I interviewed you about your book You’re Not Doing it Right four years ago. What has been the biggest transformation in your life during that span of time?
“I would say the thing that changed the most for me is, I feel like I’ve chilled out a lot. I’m more mellow, in the last few years, and happier as a result. I think it has to do with one, getting older and two, my kids have gotten older, so they don’t cause nearly as much stress as they used to. Everything has gotten easier and better. Aside from the fact that my mom is dying.”
Right. Aside from that.
“Aside from that. I mean, she is and she’s not. She’s in terrible health, but she doesn’t seem to be in any danger of expiring any time soon, I hope. You learn to live with low-grade horror as your parent is suffering. And then you write a book about it.”
And then you make millions of dollars.
“Yeah. You write a funny book about it and then make millions of dollars and don’t share any with her.”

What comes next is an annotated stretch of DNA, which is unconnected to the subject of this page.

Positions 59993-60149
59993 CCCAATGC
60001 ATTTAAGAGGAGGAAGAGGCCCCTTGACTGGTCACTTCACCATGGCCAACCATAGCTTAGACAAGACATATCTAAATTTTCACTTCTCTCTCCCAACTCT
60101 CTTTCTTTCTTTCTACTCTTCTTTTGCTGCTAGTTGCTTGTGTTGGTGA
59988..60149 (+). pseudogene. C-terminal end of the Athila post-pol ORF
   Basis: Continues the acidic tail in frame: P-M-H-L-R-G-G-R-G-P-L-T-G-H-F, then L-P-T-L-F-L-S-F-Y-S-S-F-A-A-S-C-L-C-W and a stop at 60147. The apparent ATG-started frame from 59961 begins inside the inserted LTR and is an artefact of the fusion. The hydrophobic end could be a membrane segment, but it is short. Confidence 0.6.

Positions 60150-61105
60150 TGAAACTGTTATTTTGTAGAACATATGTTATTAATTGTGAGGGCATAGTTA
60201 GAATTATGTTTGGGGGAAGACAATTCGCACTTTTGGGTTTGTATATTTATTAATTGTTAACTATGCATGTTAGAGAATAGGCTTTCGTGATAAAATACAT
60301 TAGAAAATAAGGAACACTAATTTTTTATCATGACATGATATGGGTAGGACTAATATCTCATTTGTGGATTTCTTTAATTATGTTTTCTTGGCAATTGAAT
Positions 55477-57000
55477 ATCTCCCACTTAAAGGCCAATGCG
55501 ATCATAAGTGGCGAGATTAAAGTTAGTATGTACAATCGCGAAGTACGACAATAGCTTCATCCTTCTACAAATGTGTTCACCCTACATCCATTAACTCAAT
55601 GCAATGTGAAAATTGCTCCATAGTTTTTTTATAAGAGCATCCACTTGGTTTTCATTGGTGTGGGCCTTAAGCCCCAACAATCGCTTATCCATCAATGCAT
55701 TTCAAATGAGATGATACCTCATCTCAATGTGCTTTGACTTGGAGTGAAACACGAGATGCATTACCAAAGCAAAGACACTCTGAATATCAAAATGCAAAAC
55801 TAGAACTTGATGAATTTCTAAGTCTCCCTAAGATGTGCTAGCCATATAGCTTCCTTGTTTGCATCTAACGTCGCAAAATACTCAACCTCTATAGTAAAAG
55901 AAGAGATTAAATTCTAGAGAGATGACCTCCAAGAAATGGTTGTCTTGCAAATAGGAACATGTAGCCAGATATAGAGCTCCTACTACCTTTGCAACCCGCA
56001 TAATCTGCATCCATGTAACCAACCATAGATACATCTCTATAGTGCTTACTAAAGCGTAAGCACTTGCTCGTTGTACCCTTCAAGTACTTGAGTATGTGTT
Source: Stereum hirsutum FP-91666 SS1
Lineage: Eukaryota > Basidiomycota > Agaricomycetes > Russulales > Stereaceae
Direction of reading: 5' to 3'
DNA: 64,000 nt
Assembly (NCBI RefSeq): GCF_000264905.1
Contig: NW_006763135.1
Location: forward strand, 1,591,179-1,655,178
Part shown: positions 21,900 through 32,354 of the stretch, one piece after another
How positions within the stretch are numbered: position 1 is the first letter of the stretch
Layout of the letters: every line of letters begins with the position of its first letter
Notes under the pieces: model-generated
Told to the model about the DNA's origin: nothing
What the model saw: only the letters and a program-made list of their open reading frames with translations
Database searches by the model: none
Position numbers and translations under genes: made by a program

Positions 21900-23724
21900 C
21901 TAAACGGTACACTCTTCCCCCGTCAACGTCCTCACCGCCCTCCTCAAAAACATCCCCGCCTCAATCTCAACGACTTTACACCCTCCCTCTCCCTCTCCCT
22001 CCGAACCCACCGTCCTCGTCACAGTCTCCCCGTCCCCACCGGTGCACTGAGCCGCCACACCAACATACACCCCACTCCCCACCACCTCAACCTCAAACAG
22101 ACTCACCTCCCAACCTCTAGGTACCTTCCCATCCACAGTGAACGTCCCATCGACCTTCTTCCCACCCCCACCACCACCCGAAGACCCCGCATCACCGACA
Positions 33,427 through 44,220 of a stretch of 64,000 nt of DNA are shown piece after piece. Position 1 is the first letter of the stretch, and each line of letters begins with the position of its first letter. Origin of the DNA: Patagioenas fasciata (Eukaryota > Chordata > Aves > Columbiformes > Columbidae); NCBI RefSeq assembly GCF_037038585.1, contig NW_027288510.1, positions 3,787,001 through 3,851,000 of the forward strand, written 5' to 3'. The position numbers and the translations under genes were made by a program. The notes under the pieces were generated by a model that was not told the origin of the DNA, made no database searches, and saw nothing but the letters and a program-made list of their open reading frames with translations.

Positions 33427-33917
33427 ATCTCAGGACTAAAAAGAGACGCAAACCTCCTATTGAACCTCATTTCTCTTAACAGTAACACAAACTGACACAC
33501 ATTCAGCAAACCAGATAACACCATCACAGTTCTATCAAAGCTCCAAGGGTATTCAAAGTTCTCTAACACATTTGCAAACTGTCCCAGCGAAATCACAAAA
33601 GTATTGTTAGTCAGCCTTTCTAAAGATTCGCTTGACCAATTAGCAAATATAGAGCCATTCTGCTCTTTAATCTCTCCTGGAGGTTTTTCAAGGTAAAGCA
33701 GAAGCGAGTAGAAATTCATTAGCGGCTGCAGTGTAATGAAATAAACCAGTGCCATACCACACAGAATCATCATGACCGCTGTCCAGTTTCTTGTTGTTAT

Did you do a survey of your own anatomy and come up with the accompanying stories that way as your process for this book?
“A little bit. That was actually the initial idea. And I found that I was bored as I started doing that. It eventually evolved into stories from my life based on physical elements, not necessarily a head-to-toe review, and then coupled with the story of my mom’s health and her biography.”
What was the best way for you to cope with the grief that emerged during the decline of your mother’s health? Where did you put your feelings?